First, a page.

"Pleased with the turnout, the involvement:" Committee hears from Milwaukee residents on crime, safety

MILWAUKEE -- The Milwaukee Common Council's Public Safety Committee has drafted a "Public Safety Action Plan," but officials still need input -- from you! The first in a series of special public hearings was held Monday, October 3rd.

Recommendations included in the Public Safety Action Plan were developed following input from police, corrections officials, the Milwaukee County District Attorney's Office and more.

But before anything is finalized, city officials hope you'll weigh in.

Milwaukee Common Council's Public Safety Committee

"I was pleased with the turnout, the involvement," Alderman Bob Donovan, chair of the Public Safety Committee said of the first hearing Monday.

It lasted just under three hours, but it was no ordinary meeting. It was a time for stories and real-life testimony. Each person had five minutes to speak.

"They used an assault rifle on me. It's been very difficult for me to do things," a carjacking victim said.

This victim said she now lives in constant fear.

"'Bang, bang bang.' Four shots -- a block away," she said.

She begged the committee to help end gun violence.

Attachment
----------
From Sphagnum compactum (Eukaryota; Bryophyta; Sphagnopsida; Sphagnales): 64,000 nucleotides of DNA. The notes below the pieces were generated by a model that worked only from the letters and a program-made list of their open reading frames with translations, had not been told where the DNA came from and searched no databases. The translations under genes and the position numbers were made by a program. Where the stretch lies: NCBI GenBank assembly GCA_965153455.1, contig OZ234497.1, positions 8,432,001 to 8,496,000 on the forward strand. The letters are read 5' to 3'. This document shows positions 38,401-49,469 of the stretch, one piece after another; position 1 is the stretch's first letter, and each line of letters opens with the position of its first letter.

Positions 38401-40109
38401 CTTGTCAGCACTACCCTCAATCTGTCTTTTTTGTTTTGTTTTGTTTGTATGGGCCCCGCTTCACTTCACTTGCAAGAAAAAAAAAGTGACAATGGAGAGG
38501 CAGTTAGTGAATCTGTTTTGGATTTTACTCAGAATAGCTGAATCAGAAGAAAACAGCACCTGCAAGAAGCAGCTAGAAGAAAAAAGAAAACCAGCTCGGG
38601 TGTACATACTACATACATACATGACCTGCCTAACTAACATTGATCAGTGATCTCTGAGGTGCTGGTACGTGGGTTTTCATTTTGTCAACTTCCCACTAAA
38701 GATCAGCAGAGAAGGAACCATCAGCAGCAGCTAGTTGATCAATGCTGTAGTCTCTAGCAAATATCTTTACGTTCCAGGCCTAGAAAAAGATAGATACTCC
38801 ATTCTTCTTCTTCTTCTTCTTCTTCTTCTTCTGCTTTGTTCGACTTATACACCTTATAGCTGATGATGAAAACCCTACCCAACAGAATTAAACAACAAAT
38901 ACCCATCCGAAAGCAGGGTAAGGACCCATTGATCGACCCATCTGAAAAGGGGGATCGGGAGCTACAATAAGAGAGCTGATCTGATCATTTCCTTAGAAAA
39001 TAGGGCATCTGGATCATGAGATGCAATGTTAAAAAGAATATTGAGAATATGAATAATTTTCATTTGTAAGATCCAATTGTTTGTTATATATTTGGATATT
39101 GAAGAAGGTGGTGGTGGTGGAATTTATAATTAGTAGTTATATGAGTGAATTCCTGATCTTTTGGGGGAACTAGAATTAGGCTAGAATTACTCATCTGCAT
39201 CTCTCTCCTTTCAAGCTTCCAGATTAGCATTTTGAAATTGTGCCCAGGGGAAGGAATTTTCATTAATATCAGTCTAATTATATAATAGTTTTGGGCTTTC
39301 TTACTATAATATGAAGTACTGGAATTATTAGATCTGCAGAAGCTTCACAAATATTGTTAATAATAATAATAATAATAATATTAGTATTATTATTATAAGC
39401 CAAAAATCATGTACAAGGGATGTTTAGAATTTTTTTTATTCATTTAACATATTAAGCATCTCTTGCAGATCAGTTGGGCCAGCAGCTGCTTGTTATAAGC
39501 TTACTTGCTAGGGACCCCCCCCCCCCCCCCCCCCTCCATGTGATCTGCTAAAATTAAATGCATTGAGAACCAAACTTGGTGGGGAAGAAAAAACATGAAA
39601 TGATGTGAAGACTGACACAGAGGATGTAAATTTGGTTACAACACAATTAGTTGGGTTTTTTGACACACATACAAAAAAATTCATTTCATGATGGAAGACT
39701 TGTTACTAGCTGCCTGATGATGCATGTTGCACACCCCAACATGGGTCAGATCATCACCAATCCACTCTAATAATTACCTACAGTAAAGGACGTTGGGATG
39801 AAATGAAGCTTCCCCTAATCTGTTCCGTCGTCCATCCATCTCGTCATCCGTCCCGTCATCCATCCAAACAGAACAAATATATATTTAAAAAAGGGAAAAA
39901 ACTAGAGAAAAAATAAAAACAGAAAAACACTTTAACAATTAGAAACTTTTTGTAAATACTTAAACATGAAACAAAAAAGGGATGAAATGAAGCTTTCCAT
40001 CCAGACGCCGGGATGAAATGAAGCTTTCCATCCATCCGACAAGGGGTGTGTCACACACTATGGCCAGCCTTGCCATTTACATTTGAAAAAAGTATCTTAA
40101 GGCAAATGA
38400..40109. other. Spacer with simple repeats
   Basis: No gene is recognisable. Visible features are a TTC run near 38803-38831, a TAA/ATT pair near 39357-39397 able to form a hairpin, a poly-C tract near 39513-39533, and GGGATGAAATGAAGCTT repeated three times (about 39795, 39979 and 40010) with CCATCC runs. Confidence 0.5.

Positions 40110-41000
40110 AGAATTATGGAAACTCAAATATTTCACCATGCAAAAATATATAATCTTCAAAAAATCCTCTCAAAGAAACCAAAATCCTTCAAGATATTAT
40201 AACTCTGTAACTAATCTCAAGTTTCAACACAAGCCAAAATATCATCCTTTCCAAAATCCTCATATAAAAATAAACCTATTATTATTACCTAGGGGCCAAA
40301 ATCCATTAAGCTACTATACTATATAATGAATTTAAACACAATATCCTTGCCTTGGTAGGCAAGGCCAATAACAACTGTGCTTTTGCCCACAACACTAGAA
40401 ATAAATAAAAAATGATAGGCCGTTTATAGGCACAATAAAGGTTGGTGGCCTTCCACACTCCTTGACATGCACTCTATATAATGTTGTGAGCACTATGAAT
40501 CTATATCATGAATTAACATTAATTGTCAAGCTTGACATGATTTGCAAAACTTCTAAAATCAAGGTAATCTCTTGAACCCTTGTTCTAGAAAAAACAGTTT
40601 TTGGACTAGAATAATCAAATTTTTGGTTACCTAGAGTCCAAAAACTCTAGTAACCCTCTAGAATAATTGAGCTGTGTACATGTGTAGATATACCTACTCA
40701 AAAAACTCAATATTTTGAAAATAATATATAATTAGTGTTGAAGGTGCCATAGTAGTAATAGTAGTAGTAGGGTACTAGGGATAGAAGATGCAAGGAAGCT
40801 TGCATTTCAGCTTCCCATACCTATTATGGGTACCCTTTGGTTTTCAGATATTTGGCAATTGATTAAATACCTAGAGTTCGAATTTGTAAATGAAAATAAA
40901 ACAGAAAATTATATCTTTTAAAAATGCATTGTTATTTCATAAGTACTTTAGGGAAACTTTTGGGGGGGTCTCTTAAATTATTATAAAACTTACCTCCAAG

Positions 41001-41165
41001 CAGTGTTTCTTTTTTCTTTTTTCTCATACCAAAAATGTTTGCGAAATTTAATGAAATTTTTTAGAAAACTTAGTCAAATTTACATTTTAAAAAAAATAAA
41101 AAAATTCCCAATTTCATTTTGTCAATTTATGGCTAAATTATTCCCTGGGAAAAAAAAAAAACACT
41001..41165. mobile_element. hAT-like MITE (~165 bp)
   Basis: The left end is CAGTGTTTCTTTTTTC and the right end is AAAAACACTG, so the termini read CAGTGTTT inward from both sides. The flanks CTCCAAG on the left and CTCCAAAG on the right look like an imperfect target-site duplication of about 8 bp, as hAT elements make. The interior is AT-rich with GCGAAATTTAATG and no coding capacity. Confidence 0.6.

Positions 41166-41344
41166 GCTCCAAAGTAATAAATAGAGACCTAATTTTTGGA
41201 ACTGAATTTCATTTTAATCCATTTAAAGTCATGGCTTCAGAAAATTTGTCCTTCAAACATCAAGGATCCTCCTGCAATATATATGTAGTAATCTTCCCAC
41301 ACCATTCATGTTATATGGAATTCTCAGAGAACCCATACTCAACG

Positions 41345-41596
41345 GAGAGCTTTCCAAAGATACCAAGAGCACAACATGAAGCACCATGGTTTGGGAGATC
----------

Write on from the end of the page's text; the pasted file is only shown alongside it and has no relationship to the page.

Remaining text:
While she talked about stopping crime, others talked about how police respond to crime.

Joseph Ellwanger, former pastor

"We need a change in police strategy. MPD needs to do more of what they have begun to do, work with the community to solve the many problems that vex and traumatize children, youth and adults," Joseph Ellwanger, former pastor said.

"Community building can break down walls quickly and build real trust and collaborations for long-term success. We need real dialogues, conversation and healing around race and segregation in Milwaukee," a resident said.

The use of body cameras also came up -- along with a request regarding how they're being used, following results of a recent study.

Fred Royal, president of the NAACP Milwaukee branch

"It has concluded body cameras are most effective when a police officer does not have the discretion of turning them off and on. It reduces the negative encounters with the citizens and it increases police officer`s professionalism as they are on camera and they know they are on camera," Fred Royal, president of the NAACP Milwaukee branch said.

There are several more of these special public hearings scheduled -- where you can weigh in and make recommendations relating to the Public Safety Action Plan.

Details are as follows:

    In addition to members of the public, Milwaukee Mayor Tom Barrett, Milwaukee County District Attorney John Chisholm, Milwaukee Police Chief Ed Flynn, representatives from the Office of Violence prevention, the Department of Health and Human Services the Community Justice Council, the Fire and Police Commission and the Common Council have been invited to attend.